No one punished for scavenging deaths

Of 100 sanitation-worker deaths registered since 2008 in Karnataka, half are from Bengaluru. With another incident at KG Halli, the tragedies continue despite stringent legal provisions.

Workers clean a manhole without gloves and shoes at Siddegowda Street, near KH (Double) Road, Bengaluru. This picture was taken in 2013, after the High Court had instructed BWSSB to procure cleaning machines to prevent accidents. DH PHOTO BY S K DINESH

Just last fortnight, two men working at a tea stall in KG Halli got into a well to clean it. They choked to death even before they could reach the bottom. The well, reports say, was contaminated with sewage.

When Metrolife called up the police, they were reluctant to share details. Almost all cases remain inconclusive, and no one ever gets punished, despite the strigent legal provisions against manual scavenging (see box).

The latest incident took place two weeks ago, on April 27. The owner of the tea stall had asked one of his employees to clean the well.

Manual scavenging is a term used for the manual removal of untreated human excreta. The practice is prohibited by law.

Despite the staggering death numbers, not one case has resulted in a conviction. That is because the cases are booked under IPC section 304-A, which refers to deaths caused by negligence.

Of about 100 manual scavenging deaths recorded in the state since 2008, not even one has resulted in a conviction, legal experts and activists say.

Narasimhamurthy, activist and advocate, says none of the manual scavenging cases in the country has resulted in a conviction.

“Even the press speaks about the incidents for two-three days and everything settles down in no time. FIRs just remain as FIRs,” says Narasimhamurthy. 

He saw a manual scavenging incident near Cubbon Park, and took it up. “The private agencies are brazen and practise this illegal act in the middle of the city in broad daylight,” he says.

He took the worker with him and filed a complaint against the private contractor, and the case has been going on for three years.

Bezwada Wilson, activist and national convenor of the Safai Karmachari Andolan (SKA), has been campaigning for the eradication of manual scavenging.

“People are dying every day. The government has to create awareness about manual scavengers. Stringent laws have to be enforced to prevent these deaths,” he says.

All cases are closed and deaths are passed off as accidents. “No one is convicted although it is clearly murder,” he says.

The solution is to mechanise all sewage cleaning.

“All the necessary technology is available in India. Humans should not be let in at any cost. If there is a necessity for a human to go in, oxygen cylinders and safety gear should be provided,” he asserts.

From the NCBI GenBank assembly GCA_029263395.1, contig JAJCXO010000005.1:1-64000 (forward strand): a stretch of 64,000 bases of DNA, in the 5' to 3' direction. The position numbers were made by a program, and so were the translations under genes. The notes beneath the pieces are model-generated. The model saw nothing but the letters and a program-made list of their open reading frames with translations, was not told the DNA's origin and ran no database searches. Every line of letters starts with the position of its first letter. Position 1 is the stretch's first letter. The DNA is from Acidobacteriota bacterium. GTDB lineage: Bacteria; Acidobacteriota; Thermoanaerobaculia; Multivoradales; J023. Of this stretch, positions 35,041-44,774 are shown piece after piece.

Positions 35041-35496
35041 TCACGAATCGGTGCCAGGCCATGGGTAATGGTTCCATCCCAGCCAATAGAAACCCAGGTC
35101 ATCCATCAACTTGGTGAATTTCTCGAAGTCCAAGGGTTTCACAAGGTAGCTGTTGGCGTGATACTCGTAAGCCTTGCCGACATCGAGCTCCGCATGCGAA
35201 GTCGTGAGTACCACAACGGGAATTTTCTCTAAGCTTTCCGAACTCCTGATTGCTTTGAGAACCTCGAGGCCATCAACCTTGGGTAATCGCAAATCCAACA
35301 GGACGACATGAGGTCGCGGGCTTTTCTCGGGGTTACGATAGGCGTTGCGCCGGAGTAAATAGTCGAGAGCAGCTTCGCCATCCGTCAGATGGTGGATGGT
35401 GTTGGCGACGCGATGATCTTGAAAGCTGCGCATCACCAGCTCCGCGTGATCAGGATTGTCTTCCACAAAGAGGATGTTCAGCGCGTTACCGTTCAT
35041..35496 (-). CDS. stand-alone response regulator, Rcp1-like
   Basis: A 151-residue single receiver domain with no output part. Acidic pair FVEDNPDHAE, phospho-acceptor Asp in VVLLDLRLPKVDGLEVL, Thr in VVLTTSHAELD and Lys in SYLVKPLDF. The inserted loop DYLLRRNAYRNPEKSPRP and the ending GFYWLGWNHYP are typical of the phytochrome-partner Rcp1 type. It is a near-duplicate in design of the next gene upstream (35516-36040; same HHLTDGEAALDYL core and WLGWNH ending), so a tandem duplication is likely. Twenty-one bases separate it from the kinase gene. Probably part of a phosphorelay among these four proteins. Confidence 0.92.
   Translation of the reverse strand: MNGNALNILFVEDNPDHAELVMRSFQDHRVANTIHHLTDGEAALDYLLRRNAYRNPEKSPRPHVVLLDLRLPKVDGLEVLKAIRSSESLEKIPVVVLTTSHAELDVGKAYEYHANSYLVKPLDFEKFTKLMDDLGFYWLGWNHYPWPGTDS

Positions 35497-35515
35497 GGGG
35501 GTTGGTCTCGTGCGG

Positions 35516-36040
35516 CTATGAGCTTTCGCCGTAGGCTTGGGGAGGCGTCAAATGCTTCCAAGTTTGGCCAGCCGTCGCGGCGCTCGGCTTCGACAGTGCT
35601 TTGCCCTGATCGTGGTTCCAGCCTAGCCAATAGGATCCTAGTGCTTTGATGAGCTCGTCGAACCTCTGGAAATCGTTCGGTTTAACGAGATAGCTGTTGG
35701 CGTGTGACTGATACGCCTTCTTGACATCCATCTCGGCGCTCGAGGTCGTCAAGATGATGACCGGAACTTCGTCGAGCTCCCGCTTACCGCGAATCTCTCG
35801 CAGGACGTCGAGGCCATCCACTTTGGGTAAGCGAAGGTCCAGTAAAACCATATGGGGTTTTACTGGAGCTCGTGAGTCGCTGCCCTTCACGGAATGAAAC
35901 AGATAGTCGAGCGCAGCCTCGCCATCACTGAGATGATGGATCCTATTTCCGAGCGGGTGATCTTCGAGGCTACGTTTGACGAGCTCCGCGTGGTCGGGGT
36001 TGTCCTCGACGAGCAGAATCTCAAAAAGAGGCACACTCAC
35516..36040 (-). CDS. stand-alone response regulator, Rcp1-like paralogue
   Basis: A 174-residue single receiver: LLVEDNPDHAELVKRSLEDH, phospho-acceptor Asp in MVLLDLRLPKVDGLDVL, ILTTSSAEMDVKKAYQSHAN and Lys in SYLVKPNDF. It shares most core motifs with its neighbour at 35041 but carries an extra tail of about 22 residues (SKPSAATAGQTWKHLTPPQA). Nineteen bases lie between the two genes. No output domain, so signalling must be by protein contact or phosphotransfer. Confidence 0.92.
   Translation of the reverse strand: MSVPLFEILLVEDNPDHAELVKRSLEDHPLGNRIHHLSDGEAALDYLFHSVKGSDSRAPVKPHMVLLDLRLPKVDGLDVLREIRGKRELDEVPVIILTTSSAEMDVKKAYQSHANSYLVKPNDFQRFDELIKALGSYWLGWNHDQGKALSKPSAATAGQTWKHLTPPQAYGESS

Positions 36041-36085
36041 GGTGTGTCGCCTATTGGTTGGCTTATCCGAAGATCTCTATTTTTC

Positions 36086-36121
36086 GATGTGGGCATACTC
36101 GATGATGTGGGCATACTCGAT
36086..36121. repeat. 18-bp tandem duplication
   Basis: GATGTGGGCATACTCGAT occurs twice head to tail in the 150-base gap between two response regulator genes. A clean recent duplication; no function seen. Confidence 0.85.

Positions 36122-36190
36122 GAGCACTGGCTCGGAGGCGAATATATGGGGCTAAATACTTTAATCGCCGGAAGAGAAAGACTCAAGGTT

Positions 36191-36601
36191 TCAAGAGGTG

He calls for intervention at the prime ministerial level. “Swachh Bharat and other projects are secondary, manual scavenging has to be eradicated first,” he says.

Ravivarma Kumar, senior advocate, says the problem lies in the investigation procedure. “The prosecution and investigation are hand-in-glove with the perpetrators of the crime,” he says. The victims are voiceless and have no one to fight for them, while the officials and contractors play the system.

“The law is good. Karnataka abolished manual scavenging in 1973 and this was done even without any legislation. It is only 20 years later that Parliament enacted the law. It is sad that it is not being implemented properly,” Ravivarma Kumar says.

He holds the water supply and sewerage board singularly responsible for these deaths. They should use machinery and deploy their staff to clean the drains and manholes.

Not our fault, says BWSSB chief

Tushar Girinath, chairman of Bangalore Water Supply and Sewerage Board, blames private agencies for the deaths.

“We can’t be held responsible for this. Private agencies have to be checked and licensed by the BBMP. They should not be allowed to work at all if they do not have the equipment,” he says.

Sanitation workers must be trained to use the equipment and the BBMP should monitor their functioning, he says.

“General public should also be aware of the consequences of letting a human clean the manholes. Just to save a little money, they should not give in to manual scavenging. They should stop the private agencies if they are found doing it,” he adds.

Punishment

If the crime is committed by a private agency, the contractor is booked under The Prohibition of Employment as Manual Scavengers and their Rehabilitation Act, 2013.’ If convicted, the contractor and others responsible for manual scavenging could be jailed for up to 10years.

What happened to earlier cases?

January 7, 2018: Three workers were choked to death when they were cleaning a blocked manhole at Somasundarapalya, HSR Layout. They were not wearing any safety gear. Made Gowda, Nayayanaswamy and Srinivas, all between 30 and 35, had descended into the manhole, one after the other. Police filed a case of negligence against the private contractor.

Police take: We have completed the investigation and taken legal opinion. The Forensic Science Lab report is pending. That is why we are not able to file a charge sheet.

March 2, 2019: Begur police arrested the owner, principal and co-ordinator of Jaihind International School at Hongasandra. They were accused of making a daily wager clean a manhole. The worker died.

Police take: We have sought legal opinion, and sent samples to the forensics lab, and are awaiting a report.

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